The population on the moon and Mars could grow due to the blood, sweat and tears of pioneering astronauts.
Moving a single brick to space could cost more than a million dollars, making the potential construction of off-world colonies sound expensive. Scientists at The University of Manchester have formed a concrete-like material containing a mix of synthetic regolith from Mars or the Moon, a protein found in human blood, and a compound found in human urine, sweat, and tears as a potential solution to this problem.
These bio-composite materials are considerably stronger than conventional concrete and may be used to construct structures on distant planets — assuming astronauts would volunteer to be blood bags.
“Scientists have been trying to develop viable technologies to produce concrete-like materials on the surface of Mars, but we never stopped to think that the answer might be inside us all along,” said materials engineer Aled Roberts of the University of Manchester in the UK.
According to the most recent data, each kilogram included in a rocket launch costs at least US$1,500, not to mention the expense of getting it there. According to 2017 research, shipping a single brick to Mars might cost up to $2 million. Therefore, if we can build structures out of currently available resources, it will be beneficial.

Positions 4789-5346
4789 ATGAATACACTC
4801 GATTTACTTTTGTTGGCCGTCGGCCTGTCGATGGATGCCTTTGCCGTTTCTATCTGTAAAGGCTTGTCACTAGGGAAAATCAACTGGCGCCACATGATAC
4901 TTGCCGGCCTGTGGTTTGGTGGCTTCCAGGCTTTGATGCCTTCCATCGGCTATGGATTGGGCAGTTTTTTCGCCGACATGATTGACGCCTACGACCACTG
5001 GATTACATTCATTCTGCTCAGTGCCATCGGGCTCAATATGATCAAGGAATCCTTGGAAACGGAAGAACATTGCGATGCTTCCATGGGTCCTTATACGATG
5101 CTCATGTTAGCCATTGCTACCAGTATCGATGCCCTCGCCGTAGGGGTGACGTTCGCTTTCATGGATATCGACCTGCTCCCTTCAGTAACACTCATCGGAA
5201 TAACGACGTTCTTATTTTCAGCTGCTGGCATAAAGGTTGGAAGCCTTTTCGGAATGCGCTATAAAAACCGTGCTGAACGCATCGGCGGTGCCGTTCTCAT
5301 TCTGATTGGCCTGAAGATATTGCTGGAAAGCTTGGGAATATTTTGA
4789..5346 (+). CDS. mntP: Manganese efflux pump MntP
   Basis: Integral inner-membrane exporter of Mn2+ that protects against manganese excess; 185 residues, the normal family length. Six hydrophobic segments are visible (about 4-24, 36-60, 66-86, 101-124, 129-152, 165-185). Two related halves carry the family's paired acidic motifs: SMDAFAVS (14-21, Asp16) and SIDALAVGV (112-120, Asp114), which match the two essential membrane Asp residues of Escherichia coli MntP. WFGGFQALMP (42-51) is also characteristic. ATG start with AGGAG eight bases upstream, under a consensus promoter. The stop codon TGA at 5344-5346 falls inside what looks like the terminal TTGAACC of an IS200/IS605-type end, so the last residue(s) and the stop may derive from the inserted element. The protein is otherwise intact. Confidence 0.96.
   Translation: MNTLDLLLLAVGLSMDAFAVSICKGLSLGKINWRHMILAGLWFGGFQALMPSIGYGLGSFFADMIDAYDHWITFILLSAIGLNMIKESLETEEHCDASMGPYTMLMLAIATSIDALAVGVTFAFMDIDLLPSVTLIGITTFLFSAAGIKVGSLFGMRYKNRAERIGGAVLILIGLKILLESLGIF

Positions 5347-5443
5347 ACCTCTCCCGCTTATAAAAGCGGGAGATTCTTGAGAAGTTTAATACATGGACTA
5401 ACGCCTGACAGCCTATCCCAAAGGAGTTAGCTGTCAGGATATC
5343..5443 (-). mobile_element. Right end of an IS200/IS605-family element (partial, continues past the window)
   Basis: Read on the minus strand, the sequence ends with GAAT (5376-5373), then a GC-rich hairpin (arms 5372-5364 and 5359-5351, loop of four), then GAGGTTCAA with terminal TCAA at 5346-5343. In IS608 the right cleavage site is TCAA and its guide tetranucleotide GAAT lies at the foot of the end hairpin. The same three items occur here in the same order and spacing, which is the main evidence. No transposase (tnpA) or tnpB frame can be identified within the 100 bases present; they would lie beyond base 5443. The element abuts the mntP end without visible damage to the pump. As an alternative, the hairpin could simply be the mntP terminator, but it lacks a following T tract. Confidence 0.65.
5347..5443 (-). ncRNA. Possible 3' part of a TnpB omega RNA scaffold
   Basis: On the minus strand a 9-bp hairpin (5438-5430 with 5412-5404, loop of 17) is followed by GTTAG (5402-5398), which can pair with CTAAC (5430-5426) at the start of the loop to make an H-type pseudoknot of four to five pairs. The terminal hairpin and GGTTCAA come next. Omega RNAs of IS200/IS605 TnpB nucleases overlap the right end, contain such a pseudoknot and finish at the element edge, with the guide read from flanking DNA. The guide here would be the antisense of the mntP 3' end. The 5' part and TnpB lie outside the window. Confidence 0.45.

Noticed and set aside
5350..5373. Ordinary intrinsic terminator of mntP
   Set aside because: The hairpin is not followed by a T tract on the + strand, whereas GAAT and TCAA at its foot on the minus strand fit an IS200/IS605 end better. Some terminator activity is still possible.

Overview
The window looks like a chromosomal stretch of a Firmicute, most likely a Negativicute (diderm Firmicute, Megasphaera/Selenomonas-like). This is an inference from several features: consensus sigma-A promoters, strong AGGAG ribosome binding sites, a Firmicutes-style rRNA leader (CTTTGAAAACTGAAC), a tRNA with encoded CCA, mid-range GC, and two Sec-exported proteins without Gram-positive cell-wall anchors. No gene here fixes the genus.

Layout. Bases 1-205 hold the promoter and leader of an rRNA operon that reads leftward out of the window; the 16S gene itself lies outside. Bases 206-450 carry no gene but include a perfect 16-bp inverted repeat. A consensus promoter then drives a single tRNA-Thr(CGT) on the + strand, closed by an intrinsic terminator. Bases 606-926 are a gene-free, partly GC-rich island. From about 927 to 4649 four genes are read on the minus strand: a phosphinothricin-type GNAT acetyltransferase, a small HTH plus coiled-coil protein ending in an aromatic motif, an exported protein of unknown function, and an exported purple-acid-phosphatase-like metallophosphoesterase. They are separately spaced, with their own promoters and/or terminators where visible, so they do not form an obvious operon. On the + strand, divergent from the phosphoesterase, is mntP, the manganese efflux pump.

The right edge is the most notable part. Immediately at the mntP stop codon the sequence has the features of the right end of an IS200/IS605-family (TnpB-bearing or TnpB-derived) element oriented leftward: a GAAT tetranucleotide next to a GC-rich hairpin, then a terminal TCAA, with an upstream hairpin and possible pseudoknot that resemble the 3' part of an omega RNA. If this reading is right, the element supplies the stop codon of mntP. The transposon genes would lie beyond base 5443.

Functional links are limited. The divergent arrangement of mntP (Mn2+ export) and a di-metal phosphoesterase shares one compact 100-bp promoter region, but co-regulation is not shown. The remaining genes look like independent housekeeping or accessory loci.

Experiments with regolith simulants for the Moon and Mars have demonstrated that these can be used as building materials. However, you’ll still need to glue them together, which is where the human body may come in handy.
Last year, an international team of scientists discovered that urea helps plasticize concrete, making it more flexible and harder to survive mechanical loads. However, Roberts and his colleagues have gone even further. AstroCrete is a concrete held together by a protein called albumin, found in human blood plasma. The team used albumin to make extraterrestrial regolith biocomposites using a simple fabrication technique.
Synthetic spider silk and bovine serum albumin, both of which could be found on Mars, were also tested and found to be effective. According to the team’s article, the initial supply of blood protein would be obtained from astronauts.
“In essence, human serum albumin produced by astronauts in vivo could be extracted on a semi-continuous basis and combined with Lunar or Martian regolith to ‘get stone from blood’, to rephrase the proverb,” the researchers wrote.
Six humans could donate enough albumin to make 500 kilogrammes of AstroCrete in two years. According to the researchers’ estimations, each crew member’s donation would provide enough building material to expand the habitat to accommodate that individual.
“We believe that human serum albumin extraterrestrial regolith biocomposites could potentially have a significant role in a nascent Martian colony,” the researchers wrote, “but will eventually be superseded by versatile bioreactors or other technologies as they mature.”
The research has been published in Materials Today Bio.